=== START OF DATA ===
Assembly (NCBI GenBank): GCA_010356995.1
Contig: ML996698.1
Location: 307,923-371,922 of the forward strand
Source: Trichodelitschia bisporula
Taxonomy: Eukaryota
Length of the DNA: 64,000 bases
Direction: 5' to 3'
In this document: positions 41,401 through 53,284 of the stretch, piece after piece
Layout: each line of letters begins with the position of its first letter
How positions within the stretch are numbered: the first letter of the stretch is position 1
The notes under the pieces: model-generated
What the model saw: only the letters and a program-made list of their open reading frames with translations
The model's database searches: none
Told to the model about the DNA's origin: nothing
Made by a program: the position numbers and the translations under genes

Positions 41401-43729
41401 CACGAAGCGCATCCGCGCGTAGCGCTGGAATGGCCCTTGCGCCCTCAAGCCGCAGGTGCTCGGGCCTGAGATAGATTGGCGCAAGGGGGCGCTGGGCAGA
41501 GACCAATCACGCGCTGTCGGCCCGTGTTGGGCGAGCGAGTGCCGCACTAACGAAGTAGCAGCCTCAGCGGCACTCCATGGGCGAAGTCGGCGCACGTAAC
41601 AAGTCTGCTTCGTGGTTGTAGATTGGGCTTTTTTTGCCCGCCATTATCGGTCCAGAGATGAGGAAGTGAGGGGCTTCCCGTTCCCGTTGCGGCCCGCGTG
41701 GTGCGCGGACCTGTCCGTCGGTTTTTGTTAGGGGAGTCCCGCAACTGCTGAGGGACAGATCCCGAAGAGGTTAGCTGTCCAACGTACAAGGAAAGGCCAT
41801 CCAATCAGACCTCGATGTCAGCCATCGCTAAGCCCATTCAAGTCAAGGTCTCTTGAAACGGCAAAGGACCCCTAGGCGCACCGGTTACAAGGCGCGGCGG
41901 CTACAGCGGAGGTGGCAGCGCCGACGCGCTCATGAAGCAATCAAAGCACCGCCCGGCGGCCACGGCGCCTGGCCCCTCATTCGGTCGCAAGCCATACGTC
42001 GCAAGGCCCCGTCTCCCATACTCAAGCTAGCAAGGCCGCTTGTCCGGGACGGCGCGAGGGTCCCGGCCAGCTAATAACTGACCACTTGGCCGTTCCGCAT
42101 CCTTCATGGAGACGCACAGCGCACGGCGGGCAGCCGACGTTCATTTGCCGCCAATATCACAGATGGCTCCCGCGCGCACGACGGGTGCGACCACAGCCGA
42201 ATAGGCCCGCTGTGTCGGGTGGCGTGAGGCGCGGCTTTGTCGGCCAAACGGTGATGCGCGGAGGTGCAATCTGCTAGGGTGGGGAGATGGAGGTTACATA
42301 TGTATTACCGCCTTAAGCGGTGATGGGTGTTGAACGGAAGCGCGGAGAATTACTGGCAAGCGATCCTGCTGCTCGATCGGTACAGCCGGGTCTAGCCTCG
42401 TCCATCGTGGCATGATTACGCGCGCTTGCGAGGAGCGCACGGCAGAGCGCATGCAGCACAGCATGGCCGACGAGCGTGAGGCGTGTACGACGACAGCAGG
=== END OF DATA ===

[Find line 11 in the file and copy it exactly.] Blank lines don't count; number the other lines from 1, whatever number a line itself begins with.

The notes under the pieces: model-generated